This Kluber trade? Happ? Yankees’ last resorts for rotation fixtures
LAS VEGAS — Teams pursued Patrick Corbin and Nathan Eovaldi as rising stocks. They saw starters, who in their age-28 season, forged repertoires that unlocked promise in the present and future.
Corbin became a breaking-ball dispenser in 2018 by incorporating a curveball and increasing his slider frequency so that — among qualified starters — only Milwaukee’s Jhoulys Chacin threw that pitch with greater frequency. Corbin finished fifth in the NL Cy Young race.
Eovaldi harnessed a cutter that bedeviled hitters and elevated the effectiveness of a ferocious, but straight fastball. Eovaldi was as valuable as any Red Sox in October en route to a championship.
Their reward was more than $200 million of free-agent dollars this past week — Washington buying Corbin stock for six years at $140 million, Boston retaining Eovaldi for four years at $68 million.
The Yankees were among many teams interested in both. Corbin was atop their free-agent starting list, Eovaldi was a pitcher whose skill and makeup they had loved when they had him. Plus, the Yankees have championship aspirations and believe that in the postseason, dynamic stuff — notably at least one wipeout pitch such as Corbin’s slider — is vital.
Yet, they applied caution, refusing to bid beyond five years for Corbin or go to four years for Eovaldi. They saw the potential for both to take off from here, but also viewed both as volatile stocks. That duo has combined for three Tommy John surgeries (two for Eovaldi) and just four seasons qualifying for the ERA title (three by Corbin).
Now, having missed out on the upside play of Corbin and Eovaldi, the Yankees need to win the stability of Cleveland’s Corey Kluber in a trade or J.A. Happ in free agency. Obviously, few items in sports are more unreliable than pitchers. And both Kluber and Happ have age, mileage and — in Kluber’s case — a few nicks the past couple of years.
But if you were to gamble on sure innings next year, they would be among the best bets. Only 16 pitchers have started at least 25 games in each of the past five seasons and just nine of those had an ERA-plus of 110 or better in that timeframe. Happ, Kluber and another available Indians starter, Trevor Bauer, are among the nine. Bauer’s iconoclastic nature makes him a different kind of volatile, particularly for New York and the Yankees, though his mastery of his stuff (like Corbin and Eovaldi) makes the righty an alluring piece.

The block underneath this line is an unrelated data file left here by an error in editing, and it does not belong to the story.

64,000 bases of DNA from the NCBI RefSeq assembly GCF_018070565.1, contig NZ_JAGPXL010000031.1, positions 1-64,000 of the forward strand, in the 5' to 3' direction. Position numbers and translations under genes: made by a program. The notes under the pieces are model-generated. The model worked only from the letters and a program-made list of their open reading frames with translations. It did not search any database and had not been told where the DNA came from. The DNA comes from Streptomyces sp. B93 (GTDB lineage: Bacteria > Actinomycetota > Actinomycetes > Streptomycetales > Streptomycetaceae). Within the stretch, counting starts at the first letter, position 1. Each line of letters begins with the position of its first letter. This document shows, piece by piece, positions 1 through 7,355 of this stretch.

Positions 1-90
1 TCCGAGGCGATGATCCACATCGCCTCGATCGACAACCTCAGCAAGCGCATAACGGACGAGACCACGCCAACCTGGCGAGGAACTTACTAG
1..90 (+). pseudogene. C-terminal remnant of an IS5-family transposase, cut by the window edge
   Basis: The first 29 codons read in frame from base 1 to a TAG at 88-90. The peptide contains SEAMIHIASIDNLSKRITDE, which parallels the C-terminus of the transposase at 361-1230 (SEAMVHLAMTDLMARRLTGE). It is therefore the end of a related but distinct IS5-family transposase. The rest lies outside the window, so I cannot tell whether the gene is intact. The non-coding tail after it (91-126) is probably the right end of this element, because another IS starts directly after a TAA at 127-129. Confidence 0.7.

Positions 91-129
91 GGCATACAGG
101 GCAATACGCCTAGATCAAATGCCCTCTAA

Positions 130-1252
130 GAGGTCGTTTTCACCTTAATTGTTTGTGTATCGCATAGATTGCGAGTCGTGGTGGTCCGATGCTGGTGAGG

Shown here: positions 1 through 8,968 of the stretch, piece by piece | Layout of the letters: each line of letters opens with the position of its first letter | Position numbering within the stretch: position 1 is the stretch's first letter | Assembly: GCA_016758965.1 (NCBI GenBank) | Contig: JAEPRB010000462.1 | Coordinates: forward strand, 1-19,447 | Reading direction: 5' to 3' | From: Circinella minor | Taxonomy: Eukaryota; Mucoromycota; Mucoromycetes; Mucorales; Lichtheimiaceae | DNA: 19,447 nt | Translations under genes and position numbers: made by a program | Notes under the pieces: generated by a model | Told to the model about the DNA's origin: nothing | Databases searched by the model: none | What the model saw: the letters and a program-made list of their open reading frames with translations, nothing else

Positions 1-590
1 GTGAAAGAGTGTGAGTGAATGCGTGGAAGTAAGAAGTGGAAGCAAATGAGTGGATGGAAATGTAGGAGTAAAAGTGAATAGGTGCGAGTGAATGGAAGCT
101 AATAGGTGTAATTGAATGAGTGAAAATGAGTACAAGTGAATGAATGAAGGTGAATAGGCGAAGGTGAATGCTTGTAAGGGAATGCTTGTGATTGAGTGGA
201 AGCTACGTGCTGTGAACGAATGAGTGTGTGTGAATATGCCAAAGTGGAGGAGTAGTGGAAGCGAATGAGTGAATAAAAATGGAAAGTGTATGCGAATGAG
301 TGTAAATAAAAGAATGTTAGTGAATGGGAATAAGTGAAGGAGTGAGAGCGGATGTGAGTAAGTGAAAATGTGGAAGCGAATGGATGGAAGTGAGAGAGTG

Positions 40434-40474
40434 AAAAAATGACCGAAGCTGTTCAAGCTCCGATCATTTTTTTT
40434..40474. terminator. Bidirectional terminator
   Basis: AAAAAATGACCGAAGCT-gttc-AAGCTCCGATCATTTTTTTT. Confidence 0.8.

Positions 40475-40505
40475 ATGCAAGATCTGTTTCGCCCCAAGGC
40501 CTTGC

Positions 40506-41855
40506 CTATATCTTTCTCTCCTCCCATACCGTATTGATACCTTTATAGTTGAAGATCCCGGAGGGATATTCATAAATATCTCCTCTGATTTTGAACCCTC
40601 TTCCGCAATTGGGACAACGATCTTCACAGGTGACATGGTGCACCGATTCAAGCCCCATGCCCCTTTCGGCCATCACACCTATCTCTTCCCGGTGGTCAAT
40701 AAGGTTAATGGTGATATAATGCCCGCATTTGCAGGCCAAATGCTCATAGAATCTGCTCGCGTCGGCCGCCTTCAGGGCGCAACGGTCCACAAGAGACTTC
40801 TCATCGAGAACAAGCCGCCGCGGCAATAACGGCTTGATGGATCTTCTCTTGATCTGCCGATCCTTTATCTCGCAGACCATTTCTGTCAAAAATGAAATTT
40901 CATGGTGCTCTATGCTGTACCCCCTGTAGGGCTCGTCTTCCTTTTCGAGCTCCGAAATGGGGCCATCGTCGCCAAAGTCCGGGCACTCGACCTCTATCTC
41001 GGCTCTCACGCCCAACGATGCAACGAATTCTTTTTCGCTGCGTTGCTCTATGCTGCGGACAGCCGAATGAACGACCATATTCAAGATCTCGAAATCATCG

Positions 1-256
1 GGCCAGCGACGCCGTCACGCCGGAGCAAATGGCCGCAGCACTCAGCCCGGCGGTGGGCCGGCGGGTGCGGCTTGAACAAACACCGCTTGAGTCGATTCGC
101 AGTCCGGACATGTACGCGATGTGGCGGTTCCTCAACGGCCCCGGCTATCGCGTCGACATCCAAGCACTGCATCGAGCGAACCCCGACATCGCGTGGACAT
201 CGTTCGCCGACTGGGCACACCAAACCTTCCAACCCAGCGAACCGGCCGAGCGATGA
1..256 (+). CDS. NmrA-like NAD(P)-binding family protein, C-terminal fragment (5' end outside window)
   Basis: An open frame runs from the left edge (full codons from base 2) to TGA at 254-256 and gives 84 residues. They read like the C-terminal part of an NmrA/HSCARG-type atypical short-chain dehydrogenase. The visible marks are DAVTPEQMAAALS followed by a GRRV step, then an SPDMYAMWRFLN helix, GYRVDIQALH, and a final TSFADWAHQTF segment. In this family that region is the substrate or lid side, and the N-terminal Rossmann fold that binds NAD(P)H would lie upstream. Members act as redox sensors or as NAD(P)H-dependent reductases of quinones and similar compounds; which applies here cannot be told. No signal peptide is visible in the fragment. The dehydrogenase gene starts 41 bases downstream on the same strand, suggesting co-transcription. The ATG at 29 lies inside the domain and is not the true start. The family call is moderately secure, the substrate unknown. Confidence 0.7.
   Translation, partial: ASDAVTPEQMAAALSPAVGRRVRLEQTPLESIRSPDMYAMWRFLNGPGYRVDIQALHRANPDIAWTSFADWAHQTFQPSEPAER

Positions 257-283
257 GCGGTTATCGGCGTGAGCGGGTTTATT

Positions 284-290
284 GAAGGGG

The Yankees require innings certainty because their veteran rotation pieces offer so little of it. The Yankees not only have to concern themselves with winning in the postseason, but getting there. And the potential for multiple injuries to imperil that is ever present. That is why, I believe, they don’t just want to give a fifth starter spot to Luis Cessa, Domingo German or Jonathan Loaisiga. Better to have them, plus Chance Adams, Michael King and others, when inevitable injury hits. Because it will hit.
Play the 25-start game. What do you think the chances are for these pitchers to make 25 starts in 2019?
Luis Severino: I would say 80 percent because he has been durable the past two years. But the worry on someone who throws this hard is always there.
Masahiro Tanaka: I would say 55 percent. With all the concerns about the tear in his elbow, Tanaka has made 88 starts the past three years, tied for 20th in the majors with, among others, Happ. But Tanaka does have that time bomb in his right elbow.
James Paxton: I would say 40 percent. In Paxton’s most durable season, 2018, he was on the DL twice. He has been on the DL at least once in each of the past five seasons and seven times in all. His trendline is good, with more starts and innings in each of the past three years, up to 28 and 160 1/3 last year. Yet, he still has never qualified for the ERA title.
CC Sabathia: I would say 15 percent. Some days it feels as if Sabathia is held together by paste and prayers. But he has made 115 starts the last four seasons (never fewer than 27 in any one), the 28th most in the majors. He turns 39 in July, and the given is he will need a few vacation periods to rest his knees, at minimum.
Kluber or Happ would provide sturdiness to this group. Happ just costs money. The Yankees appear not to want to offer a three-year contract for the 36-year-old, who also is linked with the Phillies, in particular, and other suitors.
Kluber is a different level. Word has circulated that the Indians are asking for a huge return. And why shouldn’t they? He has been top three in AL Cy Young in four of the past five years (and ninth in the other). He still has three years at $52.5 million due him.
I think there are two keys for the Yankees to be in play here: 1) That the Indians, who are desperate for outfield help, still like Clint Frazier, whom they took with the fifth overall pick in 2013, but who had mostly a lost 2018 due to issues with concussions. 2) That Cleveland is so desperate to lower payroll that it can mimic what Seattle did in attaching Robinson Cano’s distress contract to Edwin Diaz to get rid of it. Edwin Encarnacion ($25 million), Jason Kipnis ($17 million) and Yonder Alonso ($9 million) are the problematic pacts.
Could the Yankees, for example, take on Kipnis and Alonso — who both own lefty bats in Didi Gregorius’ absence — and, with Kluber, save Cleveland $46 million next year while the Indians bet on the control and upside of Greg Bird and Frazier plus pitching prospects?
However, they do it, the Yankees need to add some more certainty to their rotation, now that they didn’t play on the volatile stocks of Corbin and Eovaldi.
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